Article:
There is no point in discussing why we should bring the wolf back or what benefits it would have for we two legged creatures and the natural environment until we talk about why we hate and fear these beautiful creatures.
We humans have not always hated or feared the wolf. Native American nomadic "hunter/gatherer" societies had a great kinship with the wolf. The wolf was valued and respected by these societies because of its skils that were also essential to the society: strength, agility, keen senses, endurance, the ability to hunt together as one in a group and the ability to adapt to its ever changing environment. The Native Americans strove to copy these traits in their own lives and by doing so managed to coexist with the wolf in a peaceful maner. They recognized that all creatures, big and small, were key pieces of the Great Circle of Life.
When the European Settlers arrived however they brought centuries of negative attitudes about the wolf with them. Their or should I say our, since we are descended from these settlers, attitudes were by products of their agricultural based society. They ssaw wolves only as threats to their domesticated farm animals. They were no longer nomadic, but rather settled down and kept crops and horses and cattle. Because they were settled they created stories for the benefit of their children to teach them the benefits of staying in one place, of planning for the future, and controlling impulses. The consequences of laziness, disobedience, and poor planning were illustrated by the stories of "Little Red Riding Hood" and the "Three Little Pigs"
As the new settlers began imposing their narrow minded views of so called civilization on the new continent of North America the wolf and native american fates mirrored one another. The government began offering bounties in the early 1600's for wolf pelts and shortly thereafter native american scalps. By the early 1900's, because of these terrible and despicable acts the wolf was exterminated from the lower 48 states and the native americans survived only in isolated reservations deprived of their culture and their dignity. To a vast majority of the new settlers the wolf and the native american symbolized all that was wild and largely untamed in nature, to include human nature, and because of it were to be destroyed as quickly as possible.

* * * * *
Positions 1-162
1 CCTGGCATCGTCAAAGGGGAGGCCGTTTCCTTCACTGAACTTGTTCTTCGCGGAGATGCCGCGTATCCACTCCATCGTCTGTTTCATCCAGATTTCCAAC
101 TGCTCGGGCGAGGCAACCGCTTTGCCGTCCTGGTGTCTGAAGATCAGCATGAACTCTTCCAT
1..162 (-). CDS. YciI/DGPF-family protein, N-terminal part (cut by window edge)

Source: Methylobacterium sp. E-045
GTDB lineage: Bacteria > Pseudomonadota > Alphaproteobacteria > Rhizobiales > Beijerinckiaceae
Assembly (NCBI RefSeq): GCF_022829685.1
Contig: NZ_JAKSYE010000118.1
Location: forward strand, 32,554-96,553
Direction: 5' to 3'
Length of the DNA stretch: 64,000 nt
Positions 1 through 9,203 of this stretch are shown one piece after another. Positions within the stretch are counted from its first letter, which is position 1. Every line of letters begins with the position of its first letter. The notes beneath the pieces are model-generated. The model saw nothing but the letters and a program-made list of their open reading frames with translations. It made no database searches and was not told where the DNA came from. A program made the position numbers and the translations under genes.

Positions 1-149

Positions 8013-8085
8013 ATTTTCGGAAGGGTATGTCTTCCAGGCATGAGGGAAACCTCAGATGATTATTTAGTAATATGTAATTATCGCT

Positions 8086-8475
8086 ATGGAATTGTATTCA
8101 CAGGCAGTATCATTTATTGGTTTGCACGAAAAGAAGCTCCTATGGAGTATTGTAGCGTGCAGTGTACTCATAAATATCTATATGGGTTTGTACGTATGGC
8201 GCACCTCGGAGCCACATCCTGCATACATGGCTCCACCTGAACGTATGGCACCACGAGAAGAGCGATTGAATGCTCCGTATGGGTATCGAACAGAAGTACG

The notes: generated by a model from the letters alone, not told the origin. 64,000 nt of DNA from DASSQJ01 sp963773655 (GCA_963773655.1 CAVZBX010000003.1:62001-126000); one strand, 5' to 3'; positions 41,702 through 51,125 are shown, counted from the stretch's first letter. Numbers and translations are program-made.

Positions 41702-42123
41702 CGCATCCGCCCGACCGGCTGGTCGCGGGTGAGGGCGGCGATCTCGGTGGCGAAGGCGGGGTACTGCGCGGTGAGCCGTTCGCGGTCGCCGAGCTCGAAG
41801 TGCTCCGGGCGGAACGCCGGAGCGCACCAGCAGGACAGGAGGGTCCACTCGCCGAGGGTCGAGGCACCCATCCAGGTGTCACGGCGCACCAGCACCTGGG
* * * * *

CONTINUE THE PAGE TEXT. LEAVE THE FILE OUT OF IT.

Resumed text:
Our descendants believed wolves were not only a threat to livestock but to humans also as do ranchers, farmers and the residents of today. These fears today are perpetuated today as they were in the past by stories and movies that portray the wolf as agressive and ferocious animals. This couldn't be further from the truth, wolves are very shy creatures and they go to great lengths to avoid us. No Healthy and I will say it again NO HEALTHY wild wolf has ever been documented to have killed a human in North America. I know what you negative people will say, what about the Wild Life Biologist in Cananda that was killed by a pack of wolves? and I will say this those wolves were starving due to a harsh winter and lack of natural prey like deer and elk, that we humans over hunted to begin with, they did what they needed to do to survive he was in their habitat and they were starving. So read above NO HEALTHY wild wolf has ever been documented killing a human in North America. Where wild prey is plentiful, livestock loss is very rare especially when you compare the losses to disease, other predators and harsh weather.
The idea of wolves being worthless vicious vermin began to change in the mid 1900's when biologists began looking at the wolf as playing a key role in the natural world. The role of the wolf in the ecological system is very complex and important. It has been shown that where large predators are present, ecosystems are much more healthy, more resilient, and much more complete than ones where they are absent. Take for instance, Yellowstone National Park in 1988-89 when there were no wolves present. Elk, Bison and deer herds were huge and unchecked, because hunting is illegal in National Parks and there were no natural predators to thin the herds. These huge herds led to over grazing which led to an out of balance ecosystem. This coupled with a harsh winter in 1988-89 led to the starvation of thousands of Deer, Elk and Bison, would this have been different if there had been wolves present? Biologists believe so. Wolves are not magical they can't bring natural balance between predator and prey they need help. There are many other factors that come into play: weather, disease, food supply and other predators such as coyotes and humans to bring about balance.But wolves do positively influence prey populations and help create a "natural balance".
The wolf sits at the top of the food chain with other large predators, and because they do they are an indicator species for the whole ecosystem. To illustrate, where wolves are thriving, sufficient prey is thriving, sufficient forage is thriving, so it stands to reason if one of these pieces is missing then the ecosystem is in peril. when we protect areas large enough to support wolf populations we support the preservation of many other species as well. By preserving this fragile and valuable biological diversity, we keep environments that we can continue to learn about the natural process in all its wonderful complexity.
So I ask you, Do we need the Wolf? I believe you know my answer already.